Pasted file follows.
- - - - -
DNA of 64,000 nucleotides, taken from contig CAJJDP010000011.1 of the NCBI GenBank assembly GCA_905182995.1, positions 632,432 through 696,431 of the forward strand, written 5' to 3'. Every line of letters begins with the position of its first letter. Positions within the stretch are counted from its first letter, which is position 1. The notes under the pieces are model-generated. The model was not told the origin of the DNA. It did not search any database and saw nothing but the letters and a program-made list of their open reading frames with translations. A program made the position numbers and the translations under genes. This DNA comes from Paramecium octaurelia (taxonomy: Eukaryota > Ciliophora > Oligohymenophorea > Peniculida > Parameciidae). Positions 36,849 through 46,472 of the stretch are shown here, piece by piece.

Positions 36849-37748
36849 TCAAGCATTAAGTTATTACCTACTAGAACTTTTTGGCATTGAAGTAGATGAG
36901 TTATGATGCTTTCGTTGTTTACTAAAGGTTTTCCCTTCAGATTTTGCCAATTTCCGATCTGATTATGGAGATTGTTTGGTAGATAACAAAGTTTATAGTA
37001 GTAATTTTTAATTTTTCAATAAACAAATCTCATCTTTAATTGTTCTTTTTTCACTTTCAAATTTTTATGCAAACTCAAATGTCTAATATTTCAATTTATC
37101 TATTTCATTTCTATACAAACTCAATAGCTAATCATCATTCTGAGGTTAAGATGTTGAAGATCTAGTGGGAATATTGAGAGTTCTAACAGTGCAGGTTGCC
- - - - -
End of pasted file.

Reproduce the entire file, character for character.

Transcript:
DNA of 64,000 nucleotides, taken from contig CAJJDP010000011.1 of the NCBI GenBank assembly GCA_905182995.1, positions 632,432 through 696,431 of the forward strand, written 5' to 3'. Every line of letters begins with the position of its first letter. Positions within the stretch are counted from its first letter, which is position 1. The notes under the pieces are model-generated. The model was not told the origin of the DNA. It did not search any database and saw nothing but the letters and a program-made list of their open reading frames with translations. A program made the position numbers and the translations under genes. This DNA comes from Paramecium octaurelia (taxonomy: Eukaryota > Ciliophora > Oligohymenophorea > Peniculida > Parameciidae). Positions 36,849 through 46,472 of the stretch are shown here, piece by piece.

Positions 36849-37748
36849 TCAAGCATTAAGTTATTACCTACTAGAACTTTTTGGCATTGAAGTAGATGAG
36901 TTATGATGCTTTCGTTGTTTACTAAAGGTTTTCCCTTCAGATTTTGCCAATTTCCGATCTGATTATGGAGATTGTTTGGTAGATAACAAAGTTTATAGTA
37001 GTAATTTTTAATTTTTCAATAAACAAATCTCATCTTTAATTGTTCTTTTTTCACTTTCAAATTTTTATGCAAACTCAAATGTCTAATATTTCAATTTATC
37101 TATTTCATTTCTATACAAACTCAATAGCTAATCATCATTCTGAGGTTAAGATGTTGAAGATCTAGTGGGAATATTGAGAGTTCTAACAGTGCAGGTTGCC